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Memorable contributions from late-round and undrafted Giants

Remembering some low draft picks and undrafted free agents who did big things for the Giants

New York Giants v New York Jets Photo by Christopher Pasatieri/Getty Images

New York Giants fans have been bubbling with excitement over their team’s ability to secure cornerback Deonte Banks, center John Michael Schmitz, wide receiver Jalin Hyatt, and running back Eric Gray in the first five rounds of the 2023 NFL Draft. Each of these players is expected to play a significant role in what fans hope is a step up to serious contender status for the Giants in 2023 and beyond.

The draft is seven rounds, though, and the names of the remaining draftees were unfamiliar to many of us. To be sure, some well known players and mock draft favorites were selected by other teams in Rounds 6 and 7: Wide receiver Kayshon Boutte, quarterback Tanner McKee, center Luke Wypler, wide receiver Xavier Hutchinson, running back Deuce Vaughn, running back Zach Evans, guard Andrew Vorhees, and quarterback Max Duggan, to name a few.

But Giants sixth- and seventh-round picks cornerback Tre Hawkins, defensive tackle Jordon Riley, and safety Gervarrius Owens were unknown to most of us until we heard their names called. After the draft ended, the Giants added nine undrafted free agents: Wide receiver Bryce Ford-Wheaton, edge defender Habakkuk Baldonado, linebacker Troy Brown, defensive back Alex Cook, quarterback Tommy DeVito, defensive back Gemon Green, linebacker Dyontae Johnson, tight end Ryan Jones, and long snapper Cameron Lyons. With the exception of Ford-Wheaton, these too are relatively obscure players.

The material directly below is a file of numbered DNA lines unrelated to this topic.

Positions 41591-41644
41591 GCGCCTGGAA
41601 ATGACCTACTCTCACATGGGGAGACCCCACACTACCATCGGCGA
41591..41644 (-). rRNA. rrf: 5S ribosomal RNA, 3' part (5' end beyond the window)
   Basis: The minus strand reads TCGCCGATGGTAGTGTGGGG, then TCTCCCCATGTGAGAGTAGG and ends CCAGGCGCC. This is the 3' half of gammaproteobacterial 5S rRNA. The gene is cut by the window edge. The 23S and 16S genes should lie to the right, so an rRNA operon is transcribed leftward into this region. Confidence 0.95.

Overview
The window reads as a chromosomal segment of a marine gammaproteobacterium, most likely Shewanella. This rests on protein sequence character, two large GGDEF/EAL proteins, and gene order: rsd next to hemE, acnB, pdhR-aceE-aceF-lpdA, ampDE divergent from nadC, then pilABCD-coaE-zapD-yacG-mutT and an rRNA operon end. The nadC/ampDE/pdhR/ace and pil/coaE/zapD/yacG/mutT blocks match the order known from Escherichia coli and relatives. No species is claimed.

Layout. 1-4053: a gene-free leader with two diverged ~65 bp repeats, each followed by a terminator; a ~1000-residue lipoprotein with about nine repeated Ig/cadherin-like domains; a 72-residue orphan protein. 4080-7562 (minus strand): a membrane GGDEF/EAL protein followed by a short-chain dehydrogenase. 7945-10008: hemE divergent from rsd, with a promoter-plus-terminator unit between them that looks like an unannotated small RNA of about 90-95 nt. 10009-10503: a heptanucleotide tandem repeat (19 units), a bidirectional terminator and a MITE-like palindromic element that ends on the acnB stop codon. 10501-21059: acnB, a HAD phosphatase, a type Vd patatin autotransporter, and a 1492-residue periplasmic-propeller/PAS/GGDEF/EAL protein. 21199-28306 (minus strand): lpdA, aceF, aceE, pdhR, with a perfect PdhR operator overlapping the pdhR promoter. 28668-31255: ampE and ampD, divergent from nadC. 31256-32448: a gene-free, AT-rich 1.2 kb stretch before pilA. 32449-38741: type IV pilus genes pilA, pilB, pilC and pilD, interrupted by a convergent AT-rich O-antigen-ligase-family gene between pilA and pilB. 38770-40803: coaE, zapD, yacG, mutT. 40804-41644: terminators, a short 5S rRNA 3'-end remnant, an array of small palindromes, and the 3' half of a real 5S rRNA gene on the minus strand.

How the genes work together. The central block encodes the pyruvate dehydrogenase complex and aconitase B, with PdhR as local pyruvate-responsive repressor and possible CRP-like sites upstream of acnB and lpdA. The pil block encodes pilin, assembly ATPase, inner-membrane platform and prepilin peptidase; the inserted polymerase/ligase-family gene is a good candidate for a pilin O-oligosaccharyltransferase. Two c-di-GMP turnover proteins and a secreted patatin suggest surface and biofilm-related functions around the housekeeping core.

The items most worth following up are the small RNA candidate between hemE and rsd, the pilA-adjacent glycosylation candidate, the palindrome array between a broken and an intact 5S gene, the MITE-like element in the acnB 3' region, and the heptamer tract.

As much as fans and draft analysts agonize over the loss of late picks in trade-ups, the odds are that few of these low draft picks and undrafted free agents will have much of an impact with the Giants. Some may not even make the 53-man roster or practice squad. Scattered throughout Giants history, though, are players who were unheralded coming out of college but had great careers as Giants or at least an isolated great moment that is part of Giants history. Let’s take a stroll down memory lane and remember some of them.

Notable low round Giants draftees

Back in the 1950s, the NFL Draft was 30 rounds long. In the 1960s it was reduced to 20 rounds. With fewer teams in those days, some great players were drafted very low. My favorite Giant as a child, wide receiver Homer Jones, who had three 1,000-yard seasons with the Giants, was selected in Round 20 in 1963. The round before that, the Giants had selected defensive tackle Buck Buchanan. The rival American Football League’s Kansas City Chiefs made Buchanan the No. 1 pick of their draft, though, and Buchanan went on to have his Hall of Fame career in red rather than blue.